June 2006
Volume 6, Issue 6
Free
Vision Sciences Society Annual Meeting Abstract  |   June 2006
What happens during search for rare targets? Eye movements in low prevalence visual search
Author Affiliations
  • Anina N. Rich
    Harvard Medical School, and Brigham & Women's Hospital, and University of Melbourne, Australia
  • Barbara Hidalgo-Sotelo
    MIT
  • Melina A. Kunar
    Harvard Medical School, and Brigham & Women's Hospital
  • Michael J. Van Wert
    Brigham & Women's Hospital
  • Jeremy M. Wolfe
    Harvard Medical School, and Brigham & Women's Hospital
Journal of Vision June 2006, Vol.6, 441. doi:10.1167/6.6.441
  • Views
  • Share
  • Tools
    • Alerts
      ×
      This feature is available to Subscribers Only
      Sign In or Create an Account ×
    • Get Citation

      Anina N. Rich, Barbara Hidalgo-Sotelo, Melina A. Kunar, Michael J. Van Wert, Jeremy M. Wolfe; What happens during search for rare targets? Eye movements in low prevalence visual search. Journal of Vision 2006;6(6):441. doi: 10.1167/6.6.441.

      Download citation file:


      © ARVO (1962-2015); The Authors (2016-present)

      ×
  • Supplements
Abstract

Searching a complex display for a rare target is involved in a number of socially important tasks, such as screening for cancerous cells, or checking passenger bags at airport security. Unfortunately, the probability of missing a target increases as target prevalence decreases. For example, in a search for weapons in a baggage-screening simulation, observers missed 40% of low prevalence targets but just 7% of high prevalence targets (Wolfe, Horowitz & Kenner, Nature, 435, 2005). These high error rates seem to occur because participants dismiss a display as ‘target absent’ too quickly, resulting in an error when the target is present. This might occur because in low prevalence search, participants only search a subset of the display before they make a decision. This would result in fewer fixations when targets are infrequent. Alternatively, participants might spend less time looking at each item in the display (and hence less time at each fixation), and simply fail to recognize the target item. We replicate the low prevalence result using a simple visual search task in which the target is a ‘T’ among ‘L’s, and measure eye movements on both target-present and target-absent displays. Participants make fewer fixations when targets are rare than when they are frequent, but there is little difference in fixation duration, suggesting that participants are less likely to search the whole display in low prevalence searches. These data have implications for strategies to improve the accuracy of searching for rare targets.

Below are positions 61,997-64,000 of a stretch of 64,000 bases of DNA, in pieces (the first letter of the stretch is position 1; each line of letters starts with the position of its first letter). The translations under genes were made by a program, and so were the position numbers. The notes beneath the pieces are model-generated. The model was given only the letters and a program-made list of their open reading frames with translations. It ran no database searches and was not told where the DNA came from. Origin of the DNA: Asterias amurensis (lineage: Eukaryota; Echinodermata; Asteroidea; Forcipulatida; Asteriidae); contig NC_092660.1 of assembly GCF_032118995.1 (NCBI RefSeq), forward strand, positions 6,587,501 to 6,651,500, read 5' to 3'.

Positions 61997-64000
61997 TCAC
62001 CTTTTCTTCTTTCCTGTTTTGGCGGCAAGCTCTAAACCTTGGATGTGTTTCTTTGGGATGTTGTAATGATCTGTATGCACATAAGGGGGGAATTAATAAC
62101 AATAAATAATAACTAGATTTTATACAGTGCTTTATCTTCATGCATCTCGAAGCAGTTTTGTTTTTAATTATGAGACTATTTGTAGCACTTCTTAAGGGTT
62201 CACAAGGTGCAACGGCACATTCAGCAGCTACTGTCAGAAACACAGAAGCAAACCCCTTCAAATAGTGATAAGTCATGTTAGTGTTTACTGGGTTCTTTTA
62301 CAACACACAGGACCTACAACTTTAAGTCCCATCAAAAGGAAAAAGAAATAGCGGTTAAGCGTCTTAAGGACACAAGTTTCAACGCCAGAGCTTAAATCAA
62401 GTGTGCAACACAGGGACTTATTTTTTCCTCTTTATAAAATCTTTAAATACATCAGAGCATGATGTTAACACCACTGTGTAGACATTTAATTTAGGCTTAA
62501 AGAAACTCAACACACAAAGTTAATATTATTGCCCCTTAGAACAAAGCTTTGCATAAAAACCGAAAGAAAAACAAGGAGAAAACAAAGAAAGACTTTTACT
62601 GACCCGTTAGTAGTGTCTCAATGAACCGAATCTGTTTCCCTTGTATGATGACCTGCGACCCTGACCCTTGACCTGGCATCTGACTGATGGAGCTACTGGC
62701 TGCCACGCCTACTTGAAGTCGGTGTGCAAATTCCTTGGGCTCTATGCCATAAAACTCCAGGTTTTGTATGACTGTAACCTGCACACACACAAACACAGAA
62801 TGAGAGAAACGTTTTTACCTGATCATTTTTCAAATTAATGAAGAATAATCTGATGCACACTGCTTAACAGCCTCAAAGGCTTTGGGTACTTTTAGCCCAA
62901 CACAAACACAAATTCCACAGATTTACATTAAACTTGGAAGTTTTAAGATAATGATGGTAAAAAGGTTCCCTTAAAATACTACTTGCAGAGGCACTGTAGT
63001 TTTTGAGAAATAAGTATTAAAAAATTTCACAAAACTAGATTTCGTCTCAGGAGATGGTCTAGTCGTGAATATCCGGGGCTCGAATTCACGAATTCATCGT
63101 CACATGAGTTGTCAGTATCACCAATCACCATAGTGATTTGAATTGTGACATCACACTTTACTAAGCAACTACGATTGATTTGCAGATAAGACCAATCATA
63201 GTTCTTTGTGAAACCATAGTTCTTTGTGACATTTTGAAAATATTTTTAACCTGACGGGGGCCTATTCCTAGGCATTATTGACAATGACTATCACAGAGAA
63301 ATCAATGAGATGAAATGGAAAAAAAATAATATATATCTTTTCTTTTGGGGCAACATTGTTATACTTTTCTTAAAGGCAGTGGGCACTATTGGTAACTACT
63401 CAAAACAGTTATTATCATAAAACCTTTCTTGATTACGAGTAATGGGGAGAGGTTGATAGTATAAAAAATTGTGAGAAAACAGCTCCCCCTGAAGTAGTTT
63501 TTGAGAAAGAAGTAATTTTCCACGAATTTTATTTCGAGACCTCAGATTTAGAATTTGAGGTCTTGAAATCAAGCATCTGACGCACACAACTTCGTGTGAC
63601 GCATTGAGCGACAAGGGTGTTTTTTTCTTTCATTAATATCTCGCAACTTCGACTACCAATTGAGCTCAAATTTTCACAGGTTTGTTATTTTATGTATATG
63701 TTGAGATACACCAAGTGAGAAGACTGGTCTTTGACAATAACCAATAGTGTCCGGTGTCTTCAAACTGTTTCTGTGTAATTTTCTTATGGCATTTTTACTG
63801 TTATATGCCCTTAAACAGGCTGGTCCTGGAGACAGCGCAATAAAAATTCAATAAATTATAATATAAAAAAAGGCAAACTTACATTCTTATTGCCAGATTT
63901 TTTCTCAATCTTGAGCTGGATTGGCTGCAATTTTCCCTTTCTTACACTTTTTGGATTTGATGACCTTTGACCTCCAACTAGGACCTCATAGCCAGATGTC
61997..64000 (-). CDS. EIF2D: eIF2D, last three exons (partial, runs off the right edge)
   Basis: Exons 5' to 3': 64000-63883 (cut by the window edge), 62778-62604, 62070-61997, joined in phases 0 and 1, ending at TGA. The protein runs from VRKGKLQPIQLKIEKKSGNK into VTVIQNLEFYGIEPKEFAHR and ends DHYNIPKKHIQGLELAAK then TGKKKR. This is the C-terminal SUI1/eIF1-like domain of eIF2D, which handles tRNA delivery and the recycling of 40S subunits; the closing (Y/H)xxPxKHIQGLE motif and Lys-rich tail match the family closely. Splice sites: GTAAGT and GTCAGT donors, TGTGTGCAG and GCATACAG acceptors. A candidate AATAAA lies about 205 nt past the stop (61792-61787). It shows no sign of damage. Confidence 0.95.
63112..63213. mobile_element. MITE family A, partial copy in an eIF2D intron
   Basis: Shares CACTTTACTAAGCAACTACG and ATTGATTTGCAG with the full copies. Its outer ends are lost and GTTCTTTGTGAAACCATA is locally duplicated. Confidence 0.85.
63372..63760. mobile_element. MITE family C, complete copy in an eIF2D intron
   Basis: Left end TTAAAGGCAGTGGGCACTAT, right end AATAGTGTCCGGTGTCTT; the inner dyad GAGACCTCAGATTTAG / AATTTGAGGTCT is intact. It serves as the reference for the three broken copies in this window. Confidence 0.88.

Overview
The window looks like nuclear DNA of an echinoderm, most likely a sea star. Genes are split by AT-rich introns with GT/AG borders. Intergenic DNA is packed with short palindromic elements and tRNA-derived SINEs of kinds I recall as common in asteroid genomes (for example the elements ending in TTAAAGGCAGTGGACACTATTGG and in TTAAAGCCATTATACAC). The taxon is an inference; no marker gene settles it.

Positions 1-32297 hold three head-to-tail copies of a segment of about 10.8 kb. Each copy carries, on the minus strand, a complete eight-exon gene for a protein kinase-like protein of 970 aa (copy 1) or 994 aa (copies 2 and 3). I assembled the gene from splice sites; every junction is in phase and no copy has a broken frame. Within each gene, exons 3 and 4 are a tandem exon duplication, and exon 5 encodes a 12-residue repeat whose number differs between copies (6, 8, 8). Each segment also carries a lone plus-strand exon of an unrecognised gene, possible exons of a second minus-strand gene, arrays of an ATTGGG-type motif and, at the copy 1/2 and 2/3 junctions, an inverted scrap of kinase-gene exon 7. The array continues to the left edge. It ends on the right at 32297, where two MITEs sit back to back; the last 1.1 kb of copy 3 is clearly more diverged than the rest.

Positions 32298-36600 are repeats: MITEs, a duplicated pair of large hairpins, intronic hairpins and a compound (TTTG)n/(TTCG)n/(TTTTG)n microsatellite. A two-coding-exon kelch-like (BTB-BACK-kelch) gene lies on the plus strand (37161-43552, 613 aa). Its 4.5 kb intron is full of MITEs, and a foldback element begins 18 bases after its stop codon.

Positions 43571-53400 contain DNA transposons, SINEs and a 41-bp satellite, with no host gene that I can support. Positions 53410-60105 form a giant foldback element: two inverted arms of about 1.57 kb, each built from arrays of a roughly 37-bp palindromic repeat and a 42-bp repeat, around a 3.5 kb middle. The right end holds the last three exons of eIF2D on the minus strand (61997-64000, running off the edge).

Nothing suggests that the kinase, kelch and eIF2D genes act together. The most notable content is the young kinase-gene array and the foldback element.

Rich, A. N. Hidalgo-Sotelo, B. Kunar, M. A. Van Wert, M. J. Wolfe, J. M. (2006). What happens during search for rare targets? Eye movements in low prevalence visual search [Abstract]. Journal of Vision, 6(6):441, 441a, http://journalofvision.org/6/6/441/, doi:10.1167/6.6.441. [CrossRef] [PubMed]
Footnotes
 Supported by the National Health & Medical Research Council, Australia (ANR), and the FAA/DHS (JMW)
×
×

This PDF is available to Subscribers Only

Sign in or purchase a subscription to access this content. ×

You must be signed into an individual account to use this feature.

×